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Baseball equipment donated to dozens of schools

This article was originally published in The Notebook. In August 2020, The Notebook became Chalkbeat Philadelphia.

by Dan Hampton

Thirty-seven Philadelphia schools received nearly $100,000 worth of baseball and softball equipment from the Harleysville, Pa.-based nonprofit, Pitch In for Baseball (PIFB).

The organization, which makes donations to underserved communities worldwide, gave away boxes of new and gently used baseball and softball equipment to an eager crowd of coaches and players at District headquarters Monday afternoon. Players walked away with gloves, bats, helmets, balls, catchers’ gear, bases, batting tees, and equipment bags.

The District has received donations from PIFB for the last five years, said Robert Coleman, executive director of athletics for the District.

“We invite them to our athletic directors’ meeting, we survey our directors and see what they need, and they submit, and Pitch In for Baseball provides,” he said. “They’ve been an awesome clean-up batter.”

Coleman said the program takes away the stress and worry of whether the players have not only enough equipment, but also quality equipment. Each piece has received a seal of safety from the National Operating Committee on Standards for Athletic Equipment, and the bats all fall within the National Federation of State High School Associations’ regulations, Coleman said.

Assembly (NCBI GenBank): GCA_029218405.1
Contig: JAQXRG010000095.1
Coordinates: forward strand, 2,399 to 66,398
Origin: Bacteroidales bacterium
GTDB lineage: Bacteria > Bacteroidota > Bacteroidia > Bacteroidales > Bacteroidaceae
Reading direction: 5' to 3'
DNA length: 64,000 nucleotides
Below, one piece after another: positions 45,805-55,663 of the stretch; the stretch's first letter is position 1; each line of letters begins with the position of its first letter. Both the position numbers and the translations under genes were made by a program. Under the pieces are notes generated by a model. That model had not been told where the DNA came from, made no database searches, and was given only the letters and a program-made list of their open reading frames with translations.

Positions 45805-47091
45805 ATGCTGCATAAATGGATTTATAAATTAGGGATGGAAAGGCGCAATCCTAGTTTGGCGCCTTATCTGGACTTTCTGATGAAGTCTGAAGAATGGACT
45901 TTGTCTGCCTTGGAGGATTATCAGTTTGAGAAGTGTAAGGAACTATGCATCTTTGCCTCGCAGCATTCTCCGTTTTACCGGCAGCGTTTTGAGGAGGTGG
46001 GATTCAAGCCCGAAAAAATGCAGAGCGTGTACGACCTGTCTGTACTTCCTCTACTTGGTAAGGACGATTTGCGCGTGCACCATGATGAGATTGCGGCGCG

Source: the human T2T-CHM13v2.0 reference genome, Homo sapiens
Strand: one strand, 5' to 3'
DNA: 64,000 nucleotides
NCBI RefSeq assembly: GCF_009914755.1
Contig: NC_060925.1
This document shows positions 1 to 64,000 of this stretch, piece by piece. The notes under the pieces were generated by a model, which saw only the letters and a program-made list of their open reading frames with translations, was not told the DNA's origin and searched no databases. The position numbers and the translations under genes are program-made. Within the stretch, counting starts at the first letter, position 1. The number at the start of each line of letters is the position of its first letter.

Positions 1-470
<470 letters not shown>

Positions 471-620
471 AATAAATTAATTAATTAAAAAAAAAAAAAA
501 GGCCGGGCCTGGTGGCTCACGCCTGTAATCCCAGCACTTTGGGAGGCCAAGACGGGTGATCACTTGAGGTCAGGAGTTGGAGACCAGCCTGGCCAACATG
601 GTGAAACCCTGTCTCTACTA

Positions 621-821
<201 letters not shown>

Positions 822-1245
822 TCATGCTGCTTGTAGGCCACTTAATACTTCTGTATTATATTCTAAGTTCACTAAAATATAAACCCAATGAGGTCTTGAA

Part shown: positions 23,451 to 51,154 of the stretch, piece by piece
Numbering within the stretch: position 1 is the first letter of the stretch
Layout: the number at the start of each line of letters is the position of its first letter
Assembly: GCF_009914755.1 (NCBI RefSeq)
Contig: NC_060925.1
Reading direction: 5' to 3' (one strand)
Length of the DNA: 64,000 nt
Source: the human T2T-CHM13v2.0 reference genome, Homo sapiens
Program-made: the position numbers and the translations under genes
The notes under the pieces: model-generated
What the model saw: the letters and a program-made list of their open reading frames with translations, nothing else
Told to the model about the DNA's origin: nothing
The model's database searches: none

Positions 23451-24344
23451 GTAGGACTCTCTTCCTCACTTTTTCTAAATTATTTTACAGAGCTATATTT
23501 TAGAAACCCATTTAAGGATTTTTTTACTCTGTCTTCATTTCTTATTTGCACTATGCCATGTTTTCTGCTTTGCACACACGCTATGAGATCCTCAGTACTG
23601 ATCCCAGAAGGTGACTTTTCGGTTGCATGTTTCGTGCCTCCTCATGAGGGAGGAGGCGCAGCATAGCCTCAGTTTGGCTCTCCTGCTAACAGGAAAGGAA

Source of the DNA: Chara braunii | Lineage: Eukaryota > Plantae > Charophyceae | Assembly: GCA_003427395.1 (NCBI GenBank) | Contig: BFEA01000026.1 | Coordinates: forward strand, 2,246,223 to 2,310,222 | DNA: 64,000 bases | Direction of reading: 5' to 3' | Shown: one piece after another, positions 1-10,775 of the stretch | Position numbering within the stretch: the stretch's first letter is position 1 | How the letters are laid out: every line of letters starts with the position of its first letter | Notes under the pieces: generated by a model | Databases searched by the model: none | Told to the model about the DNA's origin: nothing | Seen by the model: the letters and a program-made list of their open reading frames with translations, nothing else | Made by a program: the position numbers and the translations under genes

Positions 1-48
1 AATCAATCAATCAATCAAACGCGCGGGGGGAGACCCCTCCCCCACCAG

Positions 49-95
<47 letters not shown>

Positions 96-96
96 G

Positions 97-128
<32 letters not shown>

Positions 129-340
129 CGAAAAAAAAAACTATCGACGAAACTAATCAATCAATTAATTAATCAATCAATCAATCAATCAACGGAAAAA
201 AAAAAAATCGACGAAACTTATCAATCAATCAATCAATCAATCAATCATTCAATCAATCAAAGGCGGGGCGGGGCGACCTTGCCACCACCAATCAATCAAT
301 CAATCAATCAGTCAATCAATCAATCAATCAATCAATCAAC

Among the schools that will receive the donations are Martin Luther King High School, Bartram High School, Delaware Valley Charter High School, High School of the Future, and Roxborough High School. In total, the schools will receive about 4,000 pieces of equipment.

Tom Schoenfelder, PIFB’s director of operations, said the program has special meaning for him.

“I played baseball my entire life [so] when people call on a daily basis saying we don’t have gloves, for someone like myself [who] grew up in the suburbs, it’s about giving them the opportunity to play the game I grew up playing and loving.”

Many of the donations have come from residents living in the suburbs of Philadelphia who wanted to see their equipment given to needy schools, Schoenfelder said.

“They know there is a need with the Philadelphia schools and they want the stuff to stay home in Philly,” he said.

Most coaches said they needed catchers’ gear, but some kids needed the most basic of equipment, such as gloves.

Wade King, baseball coach at John Bartram High School in Southwest Philadelphia, said now that the school is receiving the donations, one of his players no longer has to borrow his glove to play.

Duane Ramer, athletic director at Martin Luther King High School in North Philadelphia, said that with many students from now-closed Germantown High School now attending King, the increase in players created a shortage of available sporting equipment. That’s when the school turned to PIFB.

“We got new uniforms [from the Office of Athletics], but we didn’t get much else,” Ramer said. “We asked for a little bit of everything [from Pitch In for Baseball] because that’s what we needed.”

Dan Hampton is an intern at the Notebook.

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